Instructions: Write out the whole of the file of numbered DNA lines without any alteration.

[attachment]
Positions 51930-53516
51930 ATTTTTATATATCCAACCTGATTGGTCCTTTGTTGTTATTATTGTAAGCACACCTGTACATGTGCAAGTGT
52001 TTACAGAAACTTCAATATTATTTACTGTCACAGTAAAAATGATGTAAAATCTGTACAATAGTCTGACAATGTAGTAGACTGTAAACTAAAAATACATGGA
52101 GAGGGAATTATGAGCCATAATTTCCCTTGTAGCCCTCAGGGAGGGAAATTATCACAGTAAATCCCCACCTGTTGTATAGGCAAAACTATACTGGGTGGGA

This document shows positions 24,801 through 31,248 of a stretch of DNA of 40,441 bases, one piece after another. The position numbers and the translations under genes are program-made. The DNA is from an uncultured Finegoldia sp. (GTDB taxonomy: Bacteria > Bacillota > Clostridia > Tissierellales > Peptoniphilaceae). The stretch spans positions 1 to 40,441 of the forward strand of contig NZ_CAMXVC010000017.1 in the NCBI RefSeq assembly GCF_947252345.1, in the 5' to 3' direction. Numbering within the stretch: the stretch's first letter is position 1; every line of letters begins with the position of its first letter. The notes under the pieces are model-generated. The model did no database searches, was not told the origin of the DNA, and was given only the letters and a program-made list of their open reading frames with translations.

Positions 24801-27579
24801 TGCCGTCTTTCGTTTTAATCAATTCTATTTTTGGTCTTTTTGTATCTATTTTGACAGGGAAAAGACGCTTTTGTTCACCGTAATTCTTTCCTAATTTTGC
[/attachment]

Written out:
Positions 51930-53516
51930 ATTTTTATATATCCAACCTGATTGGTCCTTTGTTGTTATTATTGTAAGCACACCTGTACATGTGCAAGTGT
52001 TTACAGAAACTTCAATATTATTTACTGTCACAGTAAAAATGATGTAAAATCTGTACAATAGTCTGACAATGTAGTAGACTGTAAACTAAAAATACATGGA
52101 GAGGGAATTATGAGCCATAATTTCCCTTGTAGCCCTCAGGGAGGGAAATTATCACAGTAAATCCCCACCTGTTGTATAGGCAAAACTATACTGGGTGGGA

This document shows positions 24,801 through 31,248 of a stretch of DNA of 40,441 bases, one piece after another. The position numbers and the translations under genes are program-made. The DNA is from an uncultured Finegoldia sp. (GTDB taxonomy: Bacteria > Bacillota > Clostridia > Tissierellales > Peptoniphilaceae). The stretch spans positions 1 to 40,441 of the forward strand of contig NZ_CAMXVC010000017.1 in the NCBI RefSeq assembly GCF_947252345.1, in the 5' to 3' direction. Numbering within the stretch: the stretch's first letter is position 1; every line of letters begins with the position of its first letter. The notes under the pieces are model-generated. The model did no database searches, was not told the origin of the DNA, and was given only the letters and a program-made list of their open reading frames with translations.

Positions 24801-27579
24801 TGCCGTCTTTCGTTTTAATCAATTCTATTTTTGGTCTTTTTGTATCTATTTTGACAGGGAAAAGACGCTTTTGTTCACCGTAATTCTTTCCTAATTTTGC